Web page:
The only reason you should ever be fully clothed in a bathtub with other people is if you've been murdered or you're training your Olympic bobsled team, yet for some reason it tends to happen in movies quite a bit. Characters love to sit fully clothed together in a bathtub and bond as they talk about their lives, hopes, dreams, and how they don't even own enough towels to get them dry now.
You probably saw Superman climb into the tub, fully clothed, to join a bathing Lois Lane:
Warner Bros. Pictures
But at least one of them had gotten undressed first. In Garden State Natalie Portman and Zach Braff bond over Braff's mom dying while in a dry tub, aka the most uncomfortable seat in the building. The floor would be better than that, guys!
Fox Searchlight Pictures/Miramax Films
In Paper Towns, the popular girl and the protagonist only become friends after a good fully clothed bathtub session.
20th Century Fox
And in Big Fish Albert Finney and his wife accept his impending death via some good old-fashioned fully clothed tub time.
This isn't just a Hollywood thing, either; it's such a common fashion shoot setting that there's an entire collection of photos called "hot people in bathtubs wearing clothes" in which said people eat, drink, and answer telephones, all fully clothed in a bathtub -- sometimes with water, sometimes without. Wait, is this a fetish? Are some of you masturbating to this right now? Some of these people are wearing shoes, does that make it hotter for you? We have so many questions.
So imagine you're about to have sex, and you're waiting in the bed while your partner is in the bathroom. Through the door, you hear a muffled voice. You lean closer ("Is he on the phone? Did he stop to call his Mom?") only to hear what sounds suspiciously like said partner giving him-or-herself a pep talk into the mirror. At that point you're either having some serious doubts about this encounter, or you're living in a movie universe, in which case you fully expected it.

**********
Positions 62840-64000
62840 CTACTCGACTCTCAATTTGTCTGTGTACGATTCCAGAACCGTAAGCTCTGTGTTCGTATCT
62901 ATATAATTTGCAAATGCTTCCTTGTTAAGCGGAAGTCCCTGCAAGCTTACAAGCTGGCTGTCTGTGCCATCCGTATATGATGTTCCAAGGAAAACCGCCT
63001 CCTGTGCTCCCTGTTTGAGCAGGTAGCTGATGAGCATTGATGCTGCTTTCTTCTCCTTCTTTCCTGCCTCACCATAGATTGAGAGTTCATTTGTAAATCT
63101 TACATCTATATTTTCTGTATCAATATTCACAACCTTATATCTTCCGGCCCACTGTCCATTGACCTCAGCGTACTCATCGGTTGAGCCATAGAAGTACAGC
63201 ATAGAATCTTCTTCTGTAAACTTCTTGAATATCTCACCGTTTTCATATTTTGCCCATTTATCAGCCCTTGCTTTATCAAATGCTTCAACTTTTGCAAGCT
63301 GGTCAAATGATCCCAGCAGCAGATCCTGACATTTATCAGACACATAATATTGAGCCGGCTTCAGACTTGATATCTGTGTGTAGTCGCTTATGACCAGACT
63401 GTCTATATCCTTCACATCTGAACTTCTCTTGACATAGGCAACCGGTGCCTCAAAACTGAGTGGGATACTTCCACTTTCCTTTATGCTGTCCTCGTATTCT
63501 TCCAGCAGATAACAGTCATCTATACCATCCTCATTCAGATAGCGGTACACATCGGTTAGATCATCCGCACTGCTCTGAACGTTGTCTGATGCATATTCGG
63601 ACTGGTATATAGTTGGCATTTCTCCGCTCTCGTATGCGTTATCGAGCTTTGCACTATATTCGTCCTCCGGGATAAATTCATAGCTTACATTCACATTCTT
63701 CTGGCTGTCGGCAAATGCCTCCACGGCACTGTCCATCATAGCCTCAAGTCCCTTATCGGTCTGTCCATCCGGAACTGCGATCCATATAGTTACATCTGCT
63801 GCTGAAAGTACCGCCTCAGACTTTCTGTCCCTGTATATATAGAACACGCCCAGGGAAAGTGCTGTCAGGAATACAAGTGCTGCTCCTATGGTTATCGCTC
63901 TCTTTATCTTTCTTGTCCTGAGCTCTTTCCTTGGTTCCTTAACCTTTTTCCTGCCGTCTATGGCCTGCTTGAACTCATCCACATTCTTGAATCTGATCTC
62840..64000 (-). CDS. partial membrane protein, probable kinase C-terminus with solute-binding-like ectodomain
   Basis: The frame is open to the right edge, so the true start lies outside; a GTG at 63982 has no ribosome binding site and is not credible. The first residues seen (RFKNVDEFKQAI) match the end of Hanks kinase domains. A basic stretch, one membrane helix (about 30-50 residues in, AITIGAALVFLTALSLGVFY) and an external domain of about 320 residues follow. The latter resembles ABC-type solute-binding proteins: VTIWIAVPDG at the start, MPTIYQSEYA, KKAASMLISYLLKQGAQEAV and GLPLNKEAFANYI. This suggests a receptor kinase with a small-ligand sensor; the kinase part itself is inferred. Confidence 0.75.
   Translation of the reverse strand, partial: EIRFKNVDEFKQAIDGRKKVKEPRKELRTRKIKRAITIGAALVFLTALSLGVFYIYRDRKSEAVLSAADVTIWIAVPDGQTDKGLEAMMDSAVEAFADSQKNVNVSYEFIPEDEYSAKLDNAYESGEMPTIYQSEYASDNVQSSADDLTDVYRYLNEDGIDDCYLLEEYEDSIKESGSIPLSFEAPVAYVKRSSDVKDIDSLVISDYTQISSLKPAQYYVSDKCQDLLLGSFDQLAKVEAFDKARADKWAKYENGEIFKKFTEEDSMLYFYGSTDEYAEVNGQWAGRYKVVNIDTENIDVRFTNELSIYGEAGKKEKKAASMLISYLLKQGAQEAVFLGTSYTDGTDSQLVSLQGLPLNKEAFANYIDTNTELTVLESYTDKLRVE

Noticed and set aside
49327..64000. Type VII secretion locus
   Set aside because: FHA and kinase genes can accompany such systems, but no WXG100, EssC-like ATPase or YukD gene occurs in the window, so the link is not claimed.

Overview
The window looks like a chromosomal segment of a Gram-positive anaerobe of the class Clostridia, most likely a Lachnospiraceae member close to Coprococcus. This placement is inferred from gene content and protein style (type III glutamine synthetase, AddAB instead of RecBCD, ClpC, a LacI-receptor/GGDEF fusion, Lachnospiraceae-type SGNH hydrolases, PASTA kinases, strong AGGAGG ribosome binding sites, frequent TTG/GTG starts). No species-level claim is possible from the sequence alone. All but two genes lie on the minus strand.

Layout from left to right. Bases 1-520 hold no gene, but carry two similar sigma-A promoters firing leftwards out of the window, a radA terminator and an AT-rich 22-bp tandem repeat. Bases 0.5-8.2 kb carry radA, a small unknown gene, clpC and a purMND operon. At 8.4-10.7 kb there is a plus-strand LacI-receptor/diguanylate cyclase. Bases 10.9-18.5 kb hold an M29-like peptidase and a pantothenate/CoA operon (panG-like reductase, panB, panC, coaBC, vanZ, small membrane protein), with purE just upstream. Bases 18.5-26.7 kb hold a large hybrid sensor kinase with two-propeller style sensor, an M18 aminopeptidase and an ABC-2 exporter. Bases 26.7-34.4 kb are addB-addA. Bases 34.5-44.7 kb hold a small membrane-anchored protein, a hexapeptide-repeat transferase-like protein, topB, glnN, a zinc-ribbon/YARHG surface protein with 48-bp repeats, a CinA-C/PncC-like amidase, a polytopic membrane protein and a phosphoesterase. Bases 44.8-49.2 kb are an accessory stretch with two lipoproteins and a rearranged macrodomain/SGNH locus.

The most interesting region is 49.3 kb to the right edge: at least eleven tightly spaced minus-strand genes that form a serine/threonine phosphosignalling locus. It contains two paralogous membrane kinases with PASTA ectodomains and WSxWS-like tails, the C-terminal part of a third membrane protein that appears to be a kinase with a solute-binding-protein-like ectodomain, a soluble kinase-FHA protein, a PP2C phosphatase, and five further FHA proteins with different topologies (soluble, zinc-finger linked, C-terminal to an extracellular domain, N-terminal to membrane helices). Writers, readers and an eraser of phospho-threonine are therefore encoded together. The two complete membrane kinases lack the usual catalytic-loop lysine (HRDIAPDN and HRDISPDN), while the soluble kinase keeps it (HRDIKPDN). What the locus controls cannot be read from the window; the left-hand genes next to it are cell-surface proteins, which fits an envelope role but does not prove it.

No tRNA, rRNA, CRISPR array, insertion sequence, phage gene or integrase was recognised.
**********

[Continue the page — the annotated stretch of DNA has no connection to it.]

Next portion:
When Pulp Fiction's Vincent Vega gets into a sexually tense situation with his boss's wife, he has to go into the bathroom to talk out the moral implications with his mirror image. Based on what he says, apparently the only way to convince his erection to deflate is to yell at it in a mirror (as opposed to just looking down). He even makes a deal with his boner to jerk it off later, like he's pleading with an unruly child:
In Gigli, Ben Affleck's character apparently needs to talk himself into sex by flexing and yelling into the mirror. Somehow, watching his angry, young body all swollen and red is the perfect motivator to get out there and engage in some turkey time with a lesbian Jennifer Lopez. His speech is full of inspiring quotes like, "Get the bull by the horn. You know what I'm talking about? I'll give you the horn. Want to see the horn?"
Similarly, Paul Rudd's character in Wanderlust has to practice his dirty talk out loud, by saying it to his own mirror image. As always, this is played for laughs, but the underlying joke seems to be, "We've all been here, right, guys? We all have to pump ourselves up in front of a mirror like Dirk Diggler stoking himself up to shoot some porn." No! We don't! No one does!
Just as a matter of common sense, are none of them worried that the very person they're trying to seduce will hear them? They're in the next room! These doors are not insulated for sound at all. It's almost as if, say, the writers don't trust the actor to convey his or her trepidation without having them just openly state it into a mirror.